Irritable bowel syndrome, or IBS, is a very common disorder of the digestive tract. While its exact cause is unknown, several key facts are known about IBS. Namely, though often annoying and sometimes painful, IBS is not considered a serious disease. Like every other part of the body, the intestines are full of nerves. Sometimes, those nerves become over or under active and cause symptoms.
Symptoms of Irritable Bowel Syndrome
Changing bowel habits - Many people who suffer from IBS having alternating diarrhea and constipation, while others have predominantly one or the other.
Many have a sensation incomplete emptying, or still feel stool in their bowels even after having a bowel movement.
Abdominal pain Ė While abdominal pain can be a symptoms of many disorders, those who suffer from IBS often have recurrent pain (over years). Unlike the case in several other common conditions that cause abdominal pain, the pain with IBS often decreases after having a bowel movement.
Frequent bloating or gas.
Mucus flecks in the stool.
What things trigger bouts of IBS?
For many, the symptoms are triggered by stress. For others, certain foods and medications bring it on. Many ladies with IBS notice symptoms around their menstrual cycles. Different things bring on symptoms in different people, so it is important to take note of potential triggers to learn what to avoid.
Irritable Bowel Syndrome is a diagnosis of exclusion, meaning that there is not test that diagnoses the condition. On the contrary, routine diagnostic tests of the colon, such as colonoscopy or flexible sigmoidoscopy, are unremarkable. They do not demonstrate any abnormality when the true diagnosis is IBS.
What things can I do to decrease the frequency and severity of IBS?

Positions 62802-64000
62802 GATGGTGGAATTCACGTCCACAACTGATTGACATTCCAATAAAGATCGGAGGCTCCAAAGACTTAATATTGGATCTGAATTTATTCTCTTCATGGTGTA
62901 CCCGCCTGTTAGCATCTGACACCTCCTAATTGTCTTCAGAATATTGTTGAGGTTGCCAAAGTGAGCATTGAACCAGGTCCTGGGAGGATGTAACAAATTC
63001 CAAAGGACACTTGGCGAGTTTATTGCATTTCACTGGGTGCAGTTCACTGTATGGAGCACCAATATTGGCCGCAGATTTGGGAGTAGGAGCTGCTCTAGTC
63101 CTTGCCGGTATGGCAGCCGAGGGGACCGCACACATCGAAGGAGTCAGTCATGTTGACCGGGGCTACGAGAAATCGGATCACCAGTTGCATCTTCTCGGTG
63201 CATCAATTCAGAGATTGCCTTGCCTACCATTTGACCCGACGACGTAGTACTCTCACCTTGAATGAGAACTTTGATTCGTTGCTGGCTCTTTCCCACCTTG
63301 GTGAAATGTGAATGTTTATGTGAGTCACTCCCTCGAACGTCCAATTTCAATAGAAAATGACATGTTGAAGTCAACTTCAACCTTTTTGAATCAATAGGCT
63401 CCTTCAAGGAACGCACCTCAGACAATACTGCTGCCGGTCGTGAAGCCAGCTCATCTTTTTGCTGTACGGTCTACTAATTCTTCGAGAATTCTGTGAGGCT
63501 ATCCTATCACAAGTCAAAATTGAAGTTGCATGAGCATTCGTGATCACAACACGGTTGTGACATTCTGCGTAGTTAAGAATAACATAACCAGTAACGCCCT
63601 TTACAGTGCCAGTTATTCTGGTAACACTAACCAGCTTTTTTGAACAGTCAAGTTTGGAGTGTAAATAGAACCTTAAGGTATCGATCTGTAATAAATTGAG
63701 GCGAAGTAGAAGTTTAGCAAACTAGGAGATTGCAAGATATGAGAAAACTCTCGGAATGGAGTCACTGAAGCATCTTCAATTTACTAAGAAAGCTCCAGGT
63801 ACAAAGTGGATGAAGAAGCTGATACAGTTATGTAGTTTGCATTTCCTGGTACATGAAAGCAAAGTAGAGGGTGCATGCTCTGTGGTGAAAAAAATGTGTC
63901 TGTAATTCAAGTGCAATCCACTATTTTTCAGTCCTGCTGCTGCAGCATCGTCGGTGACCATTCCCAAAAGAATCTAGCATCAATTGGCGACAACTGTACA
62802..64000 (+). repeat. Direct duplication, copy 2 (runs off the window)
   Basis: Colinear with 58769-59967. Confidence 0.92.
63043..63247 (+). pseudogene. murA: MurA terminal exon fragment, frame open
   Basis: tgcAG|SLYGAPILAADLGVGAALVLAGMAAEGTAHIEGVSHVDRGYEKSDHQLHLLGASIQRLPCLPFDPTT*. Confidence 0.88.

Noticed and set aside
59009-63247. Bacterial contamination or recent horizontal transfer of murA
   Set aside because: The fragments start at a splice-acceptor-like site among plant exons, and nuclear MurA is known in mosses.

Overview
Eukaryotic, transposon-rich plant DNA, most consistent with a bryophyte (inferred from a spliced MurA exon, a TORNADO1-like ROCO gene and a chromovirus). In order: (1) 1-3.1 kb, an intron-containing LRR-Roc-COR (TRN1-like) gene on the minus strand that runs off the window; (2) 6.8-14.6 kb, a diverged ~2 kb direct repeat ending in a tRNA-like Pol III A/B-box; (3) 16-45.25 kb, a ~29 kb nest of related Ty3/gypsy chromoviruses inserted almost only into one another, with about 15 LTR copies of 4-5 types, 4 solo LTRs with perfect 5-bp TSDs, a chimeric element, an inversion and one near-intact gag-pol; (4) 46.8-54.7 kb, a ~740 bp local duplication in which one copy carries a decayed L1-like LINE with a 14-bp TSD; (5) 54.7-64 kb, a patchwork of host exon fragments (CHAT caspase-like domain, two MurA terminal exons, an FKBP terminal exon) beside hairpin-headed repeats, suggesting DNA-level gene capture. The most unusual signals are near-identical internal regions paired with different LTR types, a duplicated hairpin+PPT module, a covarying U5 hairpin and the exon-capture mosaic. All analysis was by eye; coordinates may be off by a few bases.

Drinking several cups of warm water each day helps many people. While it may take time to get used to sipping warm water, over time you get used to it (especially if you are one of the people who benefits tremendously from this practice). You can always add a smidgen of honey to the water if you just canít stand drinking warm water.
Pay close attention to your triggers. If stress is a major trigger for you, avoid it! Exercise regularly and avoid stress-provoking situations. Make a plan to tackle stressful situations differently. For instance, if the first part of your work day is packed with returning e-mails or answering phone calls, come in a half hour early to take the edge off that hectic time. If your main trigger is a certain type of food, donít eat it or eat smaller amounts. By listening to your body, you can learn what you can and cannot do comfortably. Common dietary triggers are caffeine, alcohol, fat, dairy products, and preserved foods. Even smoking cigarettes can bring on the symptoms in some people.
If lifestyle modifications donít work for you, your doctor can always prescribe medication to help you get through your rough times. Like with all illnesses, it is best to see your doctor for an expert opinion before you assume you have a condition and try to treat yourself.
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